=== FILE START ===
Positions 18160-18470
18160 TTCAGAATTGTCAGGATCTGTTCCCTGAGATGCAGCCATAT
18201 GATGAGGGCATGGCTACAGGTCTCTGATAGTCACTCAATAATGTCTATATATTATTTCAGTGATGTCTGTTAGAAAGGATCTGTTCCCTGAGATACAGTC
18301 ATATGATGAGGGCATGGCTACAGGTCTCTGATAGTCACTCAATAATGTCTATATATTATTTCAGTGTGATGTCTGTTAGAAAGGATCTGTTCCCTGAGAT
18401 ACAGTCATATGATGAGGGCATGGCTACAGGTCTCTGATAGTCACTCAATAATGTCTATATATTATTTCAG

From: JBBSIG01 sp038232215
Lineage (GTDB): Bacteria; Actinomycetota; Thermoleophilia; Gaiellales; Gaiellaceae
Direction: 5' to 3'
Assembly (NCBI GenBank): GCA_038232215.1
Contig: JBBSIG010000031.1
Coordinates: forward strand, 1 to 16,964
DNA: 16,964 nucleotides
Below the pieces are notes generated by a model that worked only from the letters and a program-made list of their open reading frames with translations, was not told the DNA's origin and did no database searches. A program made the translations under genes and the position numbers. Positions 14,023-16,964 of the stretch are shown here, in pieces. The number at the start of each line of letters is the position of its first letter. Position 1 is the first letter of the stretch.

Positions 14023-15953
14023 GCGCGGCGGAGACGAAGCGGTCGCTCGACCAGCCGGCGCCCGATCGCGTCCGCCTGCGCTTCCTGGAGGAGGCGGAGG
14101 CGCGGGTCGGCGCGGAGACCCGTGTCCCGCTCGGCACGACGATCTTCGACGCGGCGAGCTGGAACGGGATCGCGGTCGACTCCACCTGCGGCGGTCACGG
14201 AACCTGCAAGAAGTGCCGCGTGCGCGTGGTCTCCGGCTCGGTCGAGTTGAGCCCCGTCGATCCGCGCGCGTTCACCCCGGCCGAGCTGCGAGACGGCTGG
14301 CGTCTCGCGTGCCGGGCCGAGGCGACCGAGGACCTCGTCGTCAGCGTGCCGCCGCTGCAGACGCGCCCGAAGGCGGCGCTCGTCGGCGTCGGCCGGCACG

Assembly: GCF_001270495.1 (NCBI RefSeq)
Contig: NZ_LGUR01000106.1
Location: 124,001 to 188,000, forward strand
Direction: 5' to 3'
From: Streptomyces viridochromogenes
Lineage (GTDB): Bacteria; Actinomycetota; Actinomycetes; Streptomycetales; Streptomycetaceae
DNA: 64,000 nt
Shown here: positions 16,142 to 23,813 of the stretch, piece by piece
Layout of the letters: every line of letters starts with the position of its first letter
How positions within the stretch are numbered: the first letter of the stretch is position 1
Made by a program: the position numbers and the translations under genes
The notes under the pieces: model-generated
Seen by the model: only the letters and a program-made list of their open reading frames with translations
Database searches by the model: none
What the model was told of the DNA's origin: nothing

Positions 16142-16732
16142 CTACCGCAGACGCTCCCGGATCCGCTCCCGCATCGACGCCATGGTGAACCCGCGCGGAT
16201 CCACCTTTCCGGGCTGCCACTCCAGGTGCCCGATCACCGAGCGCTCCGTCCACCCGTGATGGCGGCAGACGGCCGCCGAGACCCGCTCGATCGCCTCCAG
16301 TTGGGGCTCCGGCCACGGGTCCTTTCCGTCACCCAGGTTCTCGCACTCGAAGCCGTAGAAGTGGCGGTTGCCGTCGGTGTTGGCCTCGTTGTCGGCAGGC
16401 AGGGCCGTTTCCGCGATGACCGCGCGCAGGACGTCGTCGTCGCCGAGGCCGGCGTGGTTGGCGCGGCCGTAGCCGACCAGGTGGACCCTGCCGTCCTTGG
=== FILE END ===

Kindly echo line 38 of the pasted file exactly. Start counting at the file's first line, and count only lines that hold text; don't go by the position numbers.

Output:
16401 AGGGCCGTTTCCGCGATGACCGCGCGCAGGACGTCGTCGTCGCCGAGGCCGGCGTGGTTGGCGCGGCCGTAGCCGACCAGGTGGACCCTGCCGTCCTTGG